Top PDF House of Commons Library Briefing Paper: Number 5871, 10 September 2019: Youth Unemployment Statistics

House of Commons Library Briefing Paper: Number 5871, 10 September 2019: Youth Unemployment Statistics

House of Commons Library Briefing Paper: Number 5871, 10 September 2019: Youth Unemployment Statistics

For context, it is worth noting that the total population aged 16-24 has been declining in recent years; in the year to May-July 2019 it decreased by 86,000. The number of young people in employment decreased by 54,000 over the past year, while the number who are economically inactive (not in or looking for work) decreased by 31,000.

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House of Commons Library: Briefing Paper: Number 5871, 16 April 2019: Youth Unemployment Statistics

House of Commons Library: Briefing Paper: Number 5871, 16 April 2019: Youth Unemployment Statistics

Figures are based on a survey so some of the reported changes may arise from survey error rather than ‘real’ changes in the levels. The unemployment rate (the proportion of the economically active population who are unemployed) for 16-24 year olds was 11.3% in December 2018 to February 2019. This is down from 11.7% in the previous quarter and 12.1% a year before.

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House of Commons Library briefing paper : Number 5871, 13 August 2019 : Youth Unemployment Statistics

House of Commons Library briefing paper : Number 5871, 13 August 2019 : Youth Unemployment Statistics

This information is provided to Members of Parliament in support of their parliamentary duties. It is a general briefing only and should not be relied on as a substitute for specific advice. The House of Commons or the author(s) shall not be liable for any errors or omissions, or for any loss or damage of any kind arising from its use, and may remove, vary or amend any information at any time without prior notice.

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House of Commons Library Briefing Paper: Number 1078, 11 September 2019: Education spending in the UK

House of Commons Library Briefing Paper: Number 1078, 11 September 2019: Education spending in the UK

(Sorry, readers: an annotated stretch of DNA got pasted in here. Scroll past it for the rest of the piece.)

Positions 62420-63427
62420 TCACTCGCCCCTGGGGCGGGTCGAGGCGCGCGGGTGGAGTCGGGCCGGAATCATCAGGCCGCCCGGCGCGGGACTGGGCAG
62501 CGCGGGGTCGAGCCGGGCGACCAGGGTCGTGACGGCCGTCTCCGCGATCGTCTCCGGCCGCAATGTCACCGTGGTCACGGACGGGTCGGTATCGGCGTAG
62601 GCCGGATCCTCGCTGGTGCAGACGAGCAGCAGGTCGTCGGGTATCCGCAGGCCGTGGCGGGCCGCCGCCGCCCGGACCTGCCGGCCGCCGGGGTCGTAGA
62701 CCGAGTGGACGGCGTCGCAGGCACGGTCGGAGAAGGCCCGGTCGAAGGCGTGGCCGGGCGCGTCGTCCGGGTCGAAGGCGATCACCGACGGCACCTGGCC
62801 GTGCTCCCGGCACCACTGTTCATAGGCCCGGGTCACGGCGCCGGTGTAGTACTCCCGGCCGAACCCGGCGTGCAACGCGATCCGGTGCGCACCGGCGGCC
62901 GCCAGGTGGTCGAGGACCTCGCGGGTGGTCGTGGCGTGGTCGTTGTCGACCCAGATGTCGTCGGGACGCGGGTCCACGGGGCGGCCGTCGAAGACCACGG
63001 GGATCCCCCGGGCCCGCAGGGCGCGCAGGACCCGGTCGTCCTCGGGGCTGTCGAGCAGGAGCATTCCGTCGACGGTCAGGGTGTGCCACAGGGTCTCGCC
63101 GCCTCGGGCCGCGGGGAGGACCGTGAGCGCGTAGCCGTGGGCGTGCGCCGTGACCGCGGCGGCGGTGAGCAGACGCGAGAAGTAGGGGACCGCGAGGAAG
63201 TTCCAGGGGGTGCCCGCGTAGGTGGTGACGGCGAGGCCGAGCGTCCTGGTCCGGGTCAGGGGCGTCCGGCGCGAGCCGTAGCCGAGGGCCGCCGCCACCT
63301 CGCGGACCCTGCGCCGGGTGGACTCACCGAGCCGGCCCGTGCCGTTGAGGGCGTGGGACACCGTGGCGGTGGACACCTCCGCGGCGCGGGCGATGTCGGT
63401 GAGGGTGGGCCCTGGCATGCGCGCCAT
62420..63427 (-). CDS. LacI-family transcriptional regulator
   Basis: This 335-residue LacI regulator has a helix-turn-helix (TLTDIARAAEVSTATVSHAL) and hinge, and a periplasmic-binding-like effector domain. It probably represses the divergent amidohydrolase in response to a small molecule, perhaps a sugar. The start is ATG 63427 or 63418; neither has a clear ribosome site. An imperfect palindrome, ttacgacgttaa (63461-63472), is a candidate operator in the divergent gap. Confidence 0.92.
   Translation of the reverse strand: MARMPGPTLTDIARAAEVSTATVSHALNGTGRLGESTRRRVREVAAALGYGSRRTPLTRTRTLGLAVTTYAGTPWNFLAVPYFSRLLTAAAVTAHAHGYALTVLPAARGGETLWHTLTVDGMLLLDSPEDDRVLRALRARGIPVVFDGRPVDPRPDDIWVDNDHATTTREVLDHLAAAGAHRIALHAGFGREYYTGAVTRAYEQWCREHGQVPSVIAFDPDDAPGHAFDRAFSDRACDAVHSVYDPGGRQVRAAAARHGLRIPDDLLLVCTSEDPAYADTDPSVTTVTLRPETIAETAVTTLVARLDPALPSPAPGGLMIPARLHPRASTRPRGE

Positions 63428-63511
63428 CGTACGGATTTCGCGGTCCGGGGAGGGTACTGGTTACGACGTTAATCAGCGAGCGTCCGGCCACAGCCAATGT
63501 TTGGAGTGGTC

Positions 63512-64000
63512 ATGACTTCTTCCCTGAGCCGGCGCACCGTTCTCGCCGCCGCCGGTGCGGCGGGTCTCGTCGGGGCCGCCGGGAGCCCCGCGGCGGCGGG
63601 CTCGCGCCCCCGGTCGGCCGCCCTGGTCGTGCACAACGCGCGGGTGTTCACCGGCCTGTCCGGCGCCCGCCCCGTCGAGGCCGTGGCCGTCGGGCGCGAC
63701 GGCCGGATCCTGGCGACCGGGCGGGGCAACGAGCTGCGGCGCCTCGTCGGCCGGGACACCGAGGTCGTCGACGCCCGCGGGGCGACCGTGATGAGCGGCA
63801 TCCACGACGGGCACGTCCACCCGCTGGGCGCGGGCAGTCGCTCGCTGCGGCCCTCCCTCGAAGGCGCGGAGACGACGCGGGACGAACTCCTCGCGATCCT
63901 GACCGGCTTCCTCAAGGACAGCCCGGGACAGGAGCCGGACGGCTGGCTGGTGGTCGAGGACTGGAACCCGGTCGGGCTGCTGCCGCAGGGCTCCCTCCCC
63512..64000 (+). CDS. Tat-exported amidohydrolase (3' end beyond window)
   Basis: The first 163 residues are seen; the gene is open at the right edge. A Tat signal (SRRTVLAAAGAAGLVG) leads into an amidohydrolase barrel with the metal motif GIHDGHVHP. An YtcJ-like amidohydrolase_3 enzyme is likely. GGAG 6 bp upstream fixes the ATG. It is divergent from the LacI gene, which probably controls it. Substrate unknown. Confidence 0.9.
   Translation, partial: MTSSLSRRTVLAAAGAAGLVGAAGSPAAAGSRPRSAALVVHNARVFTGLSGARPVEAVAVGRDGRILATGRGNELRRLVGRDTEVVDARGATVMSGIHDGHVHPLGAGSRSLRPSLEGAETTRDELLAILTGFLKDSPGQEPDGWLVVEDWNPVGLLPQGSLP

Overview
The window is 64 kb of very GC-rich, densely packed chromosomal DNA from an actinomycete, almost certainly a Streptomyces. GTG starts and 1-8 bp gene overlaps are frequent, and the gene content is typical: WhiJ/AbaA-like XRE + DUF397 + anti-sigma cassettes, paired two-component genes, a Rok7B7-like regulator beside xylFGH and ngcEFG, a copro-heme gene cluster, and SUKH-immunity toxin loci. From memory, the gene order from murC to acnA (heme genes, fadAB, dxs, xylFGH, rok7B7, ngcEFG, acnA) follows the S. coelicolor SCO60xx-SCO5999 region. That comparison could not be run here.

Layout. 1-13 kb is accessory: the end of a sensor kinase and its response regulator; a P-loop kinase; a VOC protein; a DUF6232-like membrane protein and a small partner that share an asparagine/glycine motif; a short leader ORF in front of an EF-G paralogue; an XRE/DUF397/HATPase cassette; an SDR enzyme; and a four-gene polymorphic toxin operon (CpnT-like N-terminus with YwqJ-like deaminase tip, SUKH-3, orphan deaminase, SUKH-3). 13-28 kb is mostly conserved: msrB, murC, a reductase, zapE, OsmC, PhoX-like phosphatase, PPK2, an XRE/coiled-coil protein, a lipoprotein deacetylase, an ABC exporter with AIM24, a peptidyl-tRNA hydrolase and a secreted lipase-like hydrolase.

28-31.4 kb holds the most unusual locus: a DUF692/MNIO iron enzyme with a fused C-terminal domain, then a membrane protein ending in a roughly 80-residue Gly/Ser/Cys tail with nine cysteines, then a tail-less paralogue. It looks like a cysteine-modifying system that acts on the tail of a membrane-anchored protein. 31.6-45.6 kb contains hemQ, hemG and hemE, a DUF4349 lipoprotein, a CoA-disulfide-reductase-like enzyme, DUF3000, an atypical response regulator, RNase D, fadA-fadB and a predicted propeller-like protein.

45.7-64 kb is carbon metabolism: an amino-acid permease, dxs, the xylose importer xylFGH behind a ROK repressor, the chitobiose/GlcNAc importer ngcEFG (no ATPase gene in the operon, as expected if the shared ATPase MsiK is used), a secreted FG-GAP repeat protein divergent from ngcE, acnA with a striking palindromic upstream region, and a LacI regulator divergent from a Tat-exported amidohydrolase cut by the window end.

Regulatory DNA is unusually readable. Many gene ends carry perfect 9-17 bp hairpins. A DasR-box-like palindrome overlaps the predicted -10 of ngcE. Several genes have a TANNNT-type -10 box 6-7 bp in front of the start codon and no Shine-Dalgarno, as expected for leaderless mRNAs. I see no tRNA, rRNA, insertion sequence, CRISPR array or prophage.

The early 1990s saw increases in education spending at a time when GDP and population fell. Spending stagnated in the second half of the decade as GDP and population grew and the earlier ‘gains’ were lost. The 2000s saw the smallest changes in population and some of the most consistent increases in spending as a proportion of GDP. The young population increased consistently in the 2010s while spending fell by its greatest amount since the late 1970s. Some unexpected patterns emerge after we ‘adjust’ long term education spending for changes in the size of the economy and population. Changes in the proportion of national income we devote to education can only be ‘explained’ by demographic changes in the early 1970s and most of the 1980s. During most of the rest of the last 60 years spending has not closely followed population. The pattern shown in the chart has been more influenced by falls in GDP. Education spending has continued to rise during most recessions and hence spending as a proportion of GDP has risen more rapidly. 2008-09 and 2009-10 saw two of the largest single year jumps as spending increases were coupled with falls in GDP and relatively little change in population.
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House of Commons Library Briefing Paper: Number 8655, 12 September 2019: Funding for healthcare students in England

House of Commons Library Briefing Paper: Number 8655, 12 September 2019: Funding for healthcare students in England

The UCAS data covers full-time undergraduates only. Information from the Higher Education Statistics Agency covers all full- and part-time students. Their latest data are for academic year 2017/18, the first after the new funding rules were introduced. The total number of first year students from England studying nursing at UK universities fell by 13% from 49,600 to 43,200. The fall was larger among part-time students at 18% compared with 8% among full-timers. 6